Procedure leaves gates open for banned pesticides
EU Member States and Health DG SANCO allow data gaps on a massive scale in the approval process of pesticides. This is what PAN Europe learned by analysing one of the major derogation systems of regulators known as ‘Resubmission’. The process allows twisting and bending of the rules by Member States (MS) and Health DG SANCO, they say.
In studied cases of different pesticides subjected to the resubmission system, risk assessment for the environment was simply not possible due to lack of data in 10 out of 10 cases of approved chemicals. In eight out of 10 cases, consumer risk assessment was not finalised due to a lack of data. For the pesticide bromuconazole the existence of five data gaps was considered acceptable. These decisions expose people and the environment to unknown risks. Data gaps are not allowed at all by Pesticide Directive 91/414; all required toxicity studies must be performed.
Resubmission is a new “invention” developed behind the scenes by the standing committee of national representatives and European Commission in 2007. It grants the pesticide industry a second chance when a chemical is banned or withdrawn. Companies are granted years of free market access during the process of evaluation in exchange for a “voluntary withdrawal” of their chemical. The threat of massive amounts of court cases from chemical industry and the political desire to “finalise” the much-delayed evaluation of pesticides most likely caused this strange ‘deal’. Industry could not resist such an advantageous offer and resulted in applications for 87 different active substances, which completely paralysed the SANCO and Food Authority EFSA evaluation system over a period of more than three years.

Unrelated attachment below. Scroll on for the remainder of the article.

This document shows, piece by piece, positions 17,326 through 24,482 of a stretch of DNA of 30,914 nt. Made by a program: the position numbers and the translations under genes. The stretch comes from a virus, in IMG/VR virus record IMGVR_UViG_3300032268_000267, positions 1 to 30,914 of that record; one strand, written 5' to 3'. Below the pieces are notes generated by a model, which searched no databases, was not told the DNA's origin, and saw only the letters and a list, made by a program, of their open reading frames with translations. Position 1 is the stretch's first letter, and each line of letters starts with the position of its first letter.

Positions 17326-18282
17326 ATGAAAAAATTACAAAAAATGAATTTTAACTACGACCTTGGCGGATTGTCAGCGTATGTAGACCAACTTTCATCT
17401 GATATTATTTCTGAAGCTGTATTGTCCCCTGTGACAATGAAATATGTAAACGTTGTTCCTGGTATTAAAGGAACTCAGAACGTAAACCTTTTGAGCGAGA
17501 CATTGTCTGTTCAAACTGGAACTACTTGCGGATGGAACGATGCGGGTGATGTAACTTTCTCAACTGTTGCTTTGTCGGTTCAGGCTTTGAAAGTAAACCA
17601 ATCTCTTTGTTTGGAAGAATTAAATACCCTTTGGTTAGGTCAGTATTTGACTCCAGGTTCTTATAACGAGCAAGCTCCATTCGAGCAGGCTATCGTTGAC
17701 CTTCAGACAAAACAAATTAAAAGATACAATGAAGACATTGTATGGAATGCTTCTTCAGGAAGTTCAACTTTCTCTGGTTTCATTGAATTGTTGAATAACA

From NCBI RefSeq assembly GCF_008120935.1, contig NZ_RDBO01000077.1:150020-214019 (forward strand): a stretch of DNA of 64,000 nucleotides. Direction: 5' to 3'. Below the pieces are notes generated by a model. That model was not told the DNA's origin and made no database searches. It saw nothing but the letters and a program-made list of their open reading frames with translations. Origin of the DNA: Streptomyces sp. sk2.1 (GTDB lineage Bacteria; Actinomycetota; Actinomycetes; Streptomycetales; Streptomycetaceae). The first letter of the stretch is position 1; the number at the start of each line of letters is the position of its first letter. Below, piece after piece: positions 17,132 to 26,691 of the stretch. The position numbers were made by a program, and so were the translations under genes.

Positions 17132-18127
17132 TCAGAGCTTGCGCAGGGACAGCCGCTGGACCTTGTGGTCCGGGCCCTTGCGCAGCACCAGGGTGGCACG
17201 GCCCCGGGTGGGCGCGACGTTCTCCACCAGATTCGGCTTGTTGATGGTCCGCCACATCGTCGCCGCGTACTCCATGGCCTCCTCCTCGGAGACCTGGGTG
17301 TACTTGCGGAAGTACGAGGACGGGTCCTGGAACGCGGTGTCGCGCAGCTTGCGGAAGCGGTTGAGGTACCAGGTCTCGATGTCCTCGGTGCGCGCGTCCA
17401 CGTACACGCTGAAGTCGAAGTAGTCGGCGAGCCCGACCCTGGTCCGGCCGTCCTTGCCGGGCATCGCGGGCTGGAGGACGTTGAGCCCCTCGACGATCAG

PAN-Europe’s new study “Twisting and bending the rules” also revealed that MS and Commission will never ban a pesticide solely because of environmental risks. In 10 out of 10 cases studied the condition of “not having unacceptable effects on the environment” were not met; in seven out of 10 cases even high risks for the environment were considered acceptable for an approval. This is a grave violation of the rules and a systematic undermining of the central criterion for pesticide approval: no unacceptable influence on the environment.
While offering industry this enormous present, the necessary work on the renewal of the pesticide system – as required by the new Regulation 1007/2009 - is halted. No work is being done on the reconstruction of the outdated and insensitive toxicity test requirements or neither on the renewing of the old risk assessment methodologies nor on the substitution of pesticides.
Hans Muilerman of PAN-Europe states: “It is unacceptable that Member States and SANCO are wasting their time on these pesticides only because of fears of being bullied by industry. Regulators neglected their mission to protect people health and the environment and gave priority to putting more pesticides on the market, up from 250 to over 350 now. A reform of risk assessment and a return to a respect for the rules is urgently needed”.
Originally posted on 10 May 2012